But people are leading their lives and they frankly find it hard to see how their life squares with the life of somebody say in Uganda or Colombia or one of the other countries the Fund targets. How do you think you can help traverse that gap in understanding and demonstrate why this is important to our lives?
Seeing similarities in someone else is really hard, and that’s not because people are born inherently evil, it is because our software is outdated. It’s because you know hundreds of years ago if we looked different and ran into each other in a field we’d probably kill each other because we’d be a threat to the other tribes. That at one point served us, evolutionarily. That’s no longer the case.
They’ve also proven that empathy-wise: you see one child suffering and your heart breaks. You see two, your heart breaks a little less. You see ten, your heart breaks a little less. A whole country? You just don’t even think about it because it’s too overwhelming.
I think first of all understanding our cognitive behaviors is really important. And I love that kind of stuff—and my husband is very into that because he studied anthropology. Knowing why we operate the way we do I think is first and foremost.
Maybe you could say a little bit about the Fund and what it will mean to those extraordinary women in the toughest places who are trying to make things better for other people.
The reason I chose the Women’s Peace and Humanitarian Fund is because I also believe in math and logic and I have seen the people on the board come up with the absolute greatest statistical probability that this will become a success. Because it is proven that when you identify good solutions and innovative ideas from people that are experiencing the problem—not from someone who is hypothesizing what the problem feels like—you get behind those ideas not just with funding but with support systems, with capacity building, with advocacy. And then you take those ideas that work, and you share them so that other people can mimic them and emulate them.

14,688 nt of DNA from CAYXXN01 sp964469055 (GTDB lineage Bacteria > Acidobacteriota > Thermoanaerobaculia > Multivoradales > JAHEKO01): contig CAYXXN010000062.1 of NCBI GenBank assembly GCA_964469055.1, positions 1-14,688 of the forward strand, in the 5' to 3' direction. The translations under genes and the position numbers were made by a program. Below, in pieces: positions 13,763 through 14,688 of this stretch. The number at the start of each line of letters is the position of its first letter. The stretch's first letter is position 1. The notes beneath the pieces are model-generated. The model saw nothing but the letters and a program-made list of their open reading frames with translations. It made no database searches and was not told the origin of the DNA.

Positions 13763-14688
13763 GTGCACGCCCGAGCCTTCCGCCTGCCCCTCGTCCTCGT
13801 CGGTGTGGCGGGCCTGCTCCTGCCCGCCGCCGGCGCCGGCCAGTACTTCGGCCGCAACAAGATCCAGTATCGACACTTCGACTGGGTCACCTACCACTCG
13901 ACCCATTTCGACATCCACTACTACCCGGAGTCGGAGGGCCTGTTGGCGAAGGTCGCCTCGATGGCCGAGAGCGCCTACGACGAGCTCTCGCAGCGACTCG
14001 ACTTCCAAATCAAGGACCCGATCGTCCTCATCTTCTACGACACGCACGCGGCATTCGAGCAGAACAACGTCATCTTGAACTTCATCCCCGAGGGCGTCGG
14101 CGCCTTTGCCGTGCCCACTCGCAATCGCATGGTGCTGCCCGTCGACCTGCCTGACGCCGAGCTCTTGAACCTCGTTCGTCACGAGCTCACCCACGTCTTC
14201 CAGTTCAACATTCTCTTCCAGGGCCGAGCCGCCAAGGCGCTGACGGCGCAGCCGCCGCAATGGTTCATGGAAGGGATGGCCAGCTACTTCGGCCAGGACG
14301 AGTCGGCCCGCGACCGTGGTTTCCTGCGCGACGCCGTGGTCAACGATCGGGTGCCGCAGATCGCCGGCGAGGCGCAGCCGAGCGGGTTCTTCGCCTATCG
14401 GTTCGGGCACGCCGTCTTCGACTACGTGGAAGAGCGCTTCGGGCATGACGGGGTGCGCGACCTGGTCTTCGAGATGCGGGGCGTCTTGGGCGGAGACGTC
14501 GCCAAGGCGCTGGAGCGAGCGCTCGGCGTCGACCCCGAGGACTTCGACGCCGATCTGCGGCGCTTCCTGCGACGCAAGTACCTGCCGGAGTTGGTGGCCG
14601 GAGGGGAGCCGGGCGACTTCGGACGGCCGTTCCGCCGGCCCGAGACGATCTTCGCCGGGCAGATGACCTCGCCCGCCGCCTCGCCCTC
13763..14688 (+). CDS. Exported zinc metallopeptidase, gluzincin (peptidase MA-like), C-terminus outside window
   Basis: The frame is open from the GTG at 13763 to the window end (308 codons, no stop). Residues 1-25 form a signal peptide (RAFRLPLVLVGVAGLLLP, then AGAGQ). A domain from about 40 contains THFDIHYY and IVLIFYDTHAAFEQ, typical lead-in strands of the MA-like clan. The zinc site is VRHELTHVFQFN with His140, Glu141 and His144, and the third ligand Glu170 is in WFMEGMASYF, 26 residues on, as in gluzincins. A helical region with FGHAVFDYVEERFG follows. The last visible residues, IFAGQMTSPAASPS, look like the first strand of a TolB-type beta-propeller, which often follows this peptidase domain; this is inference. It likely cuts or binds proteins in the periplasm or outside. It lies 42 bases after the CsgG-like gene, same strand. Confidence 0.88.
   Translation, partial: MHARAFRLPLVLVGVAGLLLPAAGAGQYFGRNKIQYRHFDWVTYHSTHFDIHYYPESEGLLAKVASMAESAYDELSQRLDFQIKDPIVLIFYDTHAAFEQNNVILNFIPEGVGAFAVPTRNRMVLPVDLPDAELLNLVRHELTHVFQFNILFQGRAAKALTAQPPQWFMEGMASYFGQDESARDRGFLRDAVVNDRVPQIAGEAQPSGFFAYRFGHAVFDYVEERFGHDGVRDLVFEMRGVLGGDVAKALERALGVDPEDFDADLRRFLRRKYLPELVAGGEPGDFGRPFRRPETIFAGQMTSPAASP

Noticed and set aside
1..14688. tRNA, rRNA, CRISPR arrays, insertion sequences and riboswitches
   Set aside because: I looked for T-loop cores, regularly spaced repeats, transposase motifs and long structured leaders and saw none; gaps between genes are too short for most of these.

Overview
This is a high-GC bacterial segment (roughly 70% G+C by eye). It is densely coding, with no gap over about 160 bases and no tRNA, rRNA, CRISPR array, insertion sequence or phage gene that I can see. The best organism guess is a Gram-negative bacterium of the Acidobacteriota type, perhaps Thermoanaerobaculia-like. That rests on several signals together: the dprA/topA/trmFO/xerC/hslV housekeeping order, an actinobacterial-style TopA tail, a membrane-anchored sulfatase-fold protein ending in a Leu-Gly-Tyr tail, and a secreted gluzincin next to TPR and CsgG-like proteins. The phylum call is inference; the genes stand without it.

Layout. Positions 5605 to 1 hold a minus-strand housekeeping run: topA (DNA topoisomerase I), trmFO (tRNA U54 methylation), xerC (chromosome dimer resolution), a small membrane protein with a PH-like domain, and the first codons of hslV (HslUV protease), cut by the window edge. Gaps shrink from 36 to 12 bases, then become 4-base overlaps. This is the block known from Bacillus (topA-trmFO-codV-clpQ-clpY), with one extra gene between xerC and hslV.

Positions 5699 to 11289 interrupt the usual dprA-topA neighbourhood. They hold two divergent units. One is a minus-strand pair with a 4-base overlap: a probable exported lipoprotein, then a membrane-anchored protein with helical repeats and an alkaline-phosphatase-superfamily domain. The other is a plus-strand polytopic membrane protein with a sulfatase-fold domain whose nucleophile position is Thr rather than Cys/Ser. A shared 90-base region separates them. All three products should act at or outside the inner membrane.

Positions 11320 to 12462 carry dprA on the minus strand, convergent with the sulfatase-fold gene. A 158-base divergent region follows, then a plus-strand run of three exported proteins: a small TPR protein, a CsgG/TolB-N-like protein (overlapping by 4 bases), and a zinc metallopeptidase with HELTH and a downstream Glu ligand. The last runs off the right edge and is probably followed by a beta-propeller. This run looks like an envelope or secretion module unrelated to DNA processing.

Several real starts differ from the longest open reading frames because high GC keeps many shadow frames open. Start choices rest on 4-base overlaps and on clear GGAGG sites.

You’re saving a whole step there. You’re saying: “By the way, this works in this country. Check it out take it. It’s free.”
You had mentioned your daughter, and I understand that the school that she goes to has an award called the Peace Builder Award?
I have two daughters and one that’s in school. You know, I feel like my goal in life now is to create a world where peace and equality are ubiquitous for them, where they don’t ever feel that challenge on their shoulders. At my daughter’s school they take social emotional learning and inclusion and diversity very seriously and they have awards in the hallway called the Peace Builder and there is a picture of the child and a little explanation: “I was a Peace Builder because I this week showed skills on the playground helping people be involved in the kickball game and you know have a good attitude even if they lost.” And it’s always really sweet for the parents to walk by and see these examples of children setting beautiful, kind behavioral patterns.
And it occurred to me earlier this year as I was dropping her off that I’m currently learning how to be a peace-builder through working with the Women’s Peace and Humanitarian fund, and she is simultaneously learning to be a peace-builder as a five-and-a-half-year-old girl in kindergarten, and that gave me like a lightning bolt of hope. Look how early this younger generation is starting to become familiar with the words peace-builder and peace-maker and conflict resolution. And with the younger generation starting so early, I do feel like we will get to a point where peace and equality are ubiquitous in their lifetime.